Is it possible to make an ideal choice? About which job you take next? About the person you marry? About the coffeemaker you’re researching on Amazon right now?


In this mini-episode, I chat with Renata Salecl, a Slovenian philosopher, sociologist, and author of the excellent book The Tyranny of Choice — a slim volume that completely changed the way I think about decision-making.

We talk about how our focus on individualism and consumerism drives us to obsess over every little decision we make. And how embracing the role of chance in our lives can help us let go of that anxiety and be more creative.

Key takeaways from our conversation:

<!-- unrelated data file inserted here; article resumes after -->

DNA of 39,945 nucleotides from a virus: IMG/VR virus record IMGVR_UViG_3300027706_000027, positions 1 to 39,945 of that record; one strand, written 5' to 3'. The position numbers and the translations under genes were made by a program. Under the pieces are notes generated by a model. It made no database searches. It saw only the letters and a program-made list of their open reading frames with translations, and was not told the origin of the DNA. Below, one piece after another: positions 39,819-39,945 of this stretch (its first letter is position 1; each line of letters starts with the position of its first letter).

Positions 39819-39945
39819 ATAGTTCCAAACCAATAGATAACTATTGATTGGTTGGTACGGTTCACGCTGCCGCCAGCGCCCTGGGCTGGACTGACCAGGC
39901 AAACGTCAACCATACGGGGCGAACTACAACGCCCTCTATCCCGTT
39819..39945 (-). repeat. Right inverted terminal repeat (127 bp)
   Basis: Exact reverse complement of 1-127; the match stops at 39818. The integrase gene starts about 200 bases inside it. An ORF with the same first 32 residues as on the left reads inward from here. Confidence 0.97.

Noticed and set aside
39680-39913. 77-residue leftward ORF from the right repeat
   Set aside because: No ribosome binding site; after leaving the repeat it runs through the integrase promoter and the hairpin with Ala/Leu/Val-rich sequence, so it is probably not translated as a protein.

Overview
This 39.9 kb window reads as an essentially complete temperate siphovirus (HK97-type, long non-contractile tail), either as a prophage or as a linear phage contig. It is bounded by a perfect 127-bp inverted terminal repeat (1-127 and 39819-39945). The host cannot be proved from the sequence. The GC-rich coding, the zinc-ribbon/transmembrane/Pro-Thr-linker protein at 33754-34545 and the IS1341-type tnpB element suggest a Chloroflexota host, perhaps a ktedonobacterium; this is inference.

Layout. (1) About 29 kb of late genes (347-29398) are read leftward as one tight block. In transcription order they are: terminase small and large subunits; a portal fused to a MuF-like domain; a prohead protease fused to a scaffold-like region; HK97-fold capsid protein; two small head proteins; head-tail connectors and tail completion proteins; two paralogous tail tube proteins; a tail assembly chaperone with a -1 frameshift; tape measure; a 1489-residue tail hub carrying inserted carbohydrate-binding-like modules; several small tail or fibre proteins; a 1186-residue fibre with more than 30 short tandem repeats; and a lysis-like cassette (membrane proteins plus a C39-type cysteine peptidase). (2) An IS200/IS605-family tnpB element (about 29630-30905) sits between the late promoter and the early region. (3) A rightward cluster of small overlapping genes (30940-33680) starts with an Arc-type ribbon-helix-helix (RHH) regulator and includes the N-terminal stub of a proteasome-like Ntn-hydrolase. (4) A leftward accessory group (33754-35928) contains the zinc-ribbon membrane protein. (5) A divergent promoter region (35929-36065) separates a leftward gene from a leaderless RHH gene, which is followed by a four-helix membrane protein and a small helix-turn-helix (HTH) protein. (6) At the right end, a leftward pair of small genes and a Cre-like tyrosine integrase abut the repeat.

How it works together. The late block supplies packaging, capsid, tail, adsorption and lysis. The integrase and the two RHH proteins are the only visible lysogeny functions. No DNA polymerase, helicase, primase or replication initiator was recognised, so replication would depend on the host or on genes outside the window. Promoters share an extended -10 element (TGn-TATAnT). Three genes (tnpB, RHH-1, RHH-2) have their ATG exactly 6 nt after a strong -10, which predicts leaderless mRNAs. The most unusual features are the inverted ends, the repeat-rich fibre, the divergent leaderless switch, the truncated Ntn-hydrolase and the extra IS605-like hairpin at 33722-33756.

• How to let go of the idea that you can make the perfect choice
  • Why chance and surprise are a necessary part of the decision-making process
  • How spending too much time on consumer choices can drain away your creative energy


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Favorite Quotes

“Any kind of choice that we make always involves a certain element of a loss. And especially when we make a choice in regard to one direction of life, having children or not, important choices in our private life. We lose the possibility to choose something else.”

“If we were to achieve some kind of a state of bliss, we probably wouldn’t be creative at all. You have to be dissatisfied, in a way, to do something in your life.”

“There is always an element of surprise with the decisions, the choices that we make, which one should not be able to predict.”

Resources

A shortlist of the books and ideas mentioned in our conversation:


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